Blacksmithing is an ancient art that dates back to the Iron Age, when primitive man first began making tools from iron. Since then, there have been a select few blacksmiths who have particularly made their mark on the steel industry, and subsequently history itself. Take a look at some of the most interesting of the lot.
Masamune: Japan’s Legendary Swordsmith
Masamune is widely recognized as Japan’s greatest swordsmith—so much so that he has reached an almost legendary status. He created swords and daggers in the Soshu tradition between the late 13th and early 14th centuries, according to most historians. His swords are reputed for their superior beauty and quality—remarkable in an era when sword-making steel was often impure.
A legend tells of a test where he was challenged by Muramasa, another great swordsmith and one of his supposed students, to see who could make a finer sword. When both swords were finished, they tested the results by suspending the blades in a small creek. Muramasa’s sword cut everything that passed its way, but Masamune’s cut only leaves.
As Muramasa taunted his master for his sword’s ineptness, an onlooking monk approached and explained what he had seen. “The first of the swords was by all accounts a fine sword; however it is a blood thirsty, evil blade, as it does not discriminate as to who or what it will cut,” he said. “The second was by far the finer of the two, as it does not needlessly cut that which is innocent and undeserving.”
An award for swordsmiths called the Masamune prize is awarded at the Japanese Sword Making Competition to a swordsmith who has created an exceptional masterpiece.
John Fritz: Father of the American Steel Industry
Also known as the “Father of the U.S. Steel Industry,” John Fritz was an American pioneer of iron and steel technology. Born in 1822, Fritz began his steel-centric career at the tender age of 16. He became an apprentice in the trades of blacksmith and machinist—the latter involving repairs of agricultural and manufacturing machinery, such as the simple blast furnaces of the time.
He then went on to work in a rolling-mill, where he was responsible for all machinery. He discovered flaws in design and construction, which he then corrected either by his own inventions or by those which he adopted and introduced.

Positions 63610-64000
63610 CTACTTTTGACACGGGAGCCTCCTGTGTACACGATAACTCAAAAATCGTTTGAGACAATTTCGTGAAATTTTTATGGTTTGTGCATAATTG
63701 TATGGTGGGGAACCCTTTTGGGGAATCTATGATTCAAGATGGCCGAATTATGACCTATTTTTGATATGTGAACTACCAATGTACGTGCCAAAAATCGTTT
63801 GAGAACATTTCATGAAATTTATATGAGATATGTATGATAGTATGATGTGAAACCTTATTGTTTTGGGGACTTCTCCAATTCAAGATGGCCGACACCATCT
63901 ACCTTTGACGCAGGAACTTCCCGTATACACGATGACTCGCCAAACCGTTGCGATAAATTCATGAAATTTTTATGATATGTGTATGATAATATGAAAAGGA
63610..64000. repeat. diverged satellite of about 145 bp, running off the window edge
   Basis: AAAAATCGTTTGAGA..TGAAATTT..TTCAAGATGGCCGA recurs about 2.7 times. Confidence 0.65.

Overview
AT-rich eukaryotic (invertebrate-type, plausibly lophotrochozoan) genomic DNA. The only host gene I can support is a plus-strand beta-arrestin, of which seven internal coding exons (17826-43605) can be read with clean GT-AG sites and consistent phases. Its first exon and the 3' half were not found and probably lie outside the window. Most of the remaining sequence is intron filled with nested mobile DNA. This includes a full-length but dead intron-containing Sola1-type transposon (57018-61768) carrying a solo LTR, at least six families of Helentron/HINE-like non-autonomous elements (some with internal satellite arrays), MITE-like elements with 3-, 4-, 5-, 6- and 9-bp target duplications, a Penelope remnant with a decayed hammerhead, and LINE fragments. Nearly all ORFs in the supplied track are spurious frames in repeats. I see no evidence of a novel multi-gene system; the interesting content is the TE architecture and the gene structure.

Fritz was among the first to introduce the Bessemer process to the United States. He also proposed open-hearth furnaces, among other improvements, thus paving the way for the expansion of the steel industry. The John Fritz Medal, established on Fritz’s 80th birthday in 1902, is awarded annually by the American Association of Engineering Societies for scientific or industrial achievement in any field of pure or applied science.
Jan Liwacz: Holocaust Survivor and Master Blacksmith
Polish native Jan Liwacz was detained and arrested by the Nazis in 1939. After being kept in multiple prisons, he arrived at Auschwitz the following year. As a master blacksmith, he was assigned to a kommando, manufacturing the camp’s infrastructure elements such as gratings, handrails, banisters and chandeliers. Yet, he is perhaps most known for his work on the infamous wrought-iron sign spanning the entrance of the concentration camp.
Bearing the contemptuous phrase “Arbeit Macht Frei” (“Work Sets You Free”), the gate itself was constructed under German orders by Polish political prisoners in the metalworking detail under Liwacz. It is believed that, in an act of defiance which went unnoticed, the prisoners reversed the B in “Arbeit,” making it appear upside down.
In 1944, he was transferred to Mauthausen-Gusen concentration camp. After the liberation of the camp one year later, Liwacz trekked to Bystrzyca Kłodzka, Poland, where he started working at a local forge. He remained there as an artist blacksmith. After his retirement, he continued teaching artisan smithery in a local vocational school until he passed away in 1980.
Tony Swatton: Hollywood’s Renowned Propmaster
As a young boy, UK-born Tony Swatton passed his days cutting gemstones, making knives and silversmithing. When he was 17, Swatton attended a renaissance fair where he observed another blacksmith making armor. Soon thereafter, he made copies of the blacksmith’s equipment and used them to make a helmet. Just a decade later, he had refined his skills enough to open his Sword and the Stone workshop in North Hollywood where he began selling products to the likes of Euro Disney and Michael Jackson.
His work attracted the attention of film corporations, and in 1991, he was employed to do his first film work on Hook, making swords. He has since become the mastermind behind some of Hollywood’s most recognizable props, working on more than 200 films including The Hunger Games and Pirates of the Caribbean franchises, as well as TV shows such as Sleepy Hollow and Revolution.
At his Burbank workshop, Swatton forges everything from historically accurate swords, to knives, to suits of armor, and hosts his own web series, Man at Arms.
Despite its thousand year old history, blacksmithing remains just as important today as it did in its early years. There’s no doubt that blacksmiths will continue to play a vital role across numerous industries as time goes on.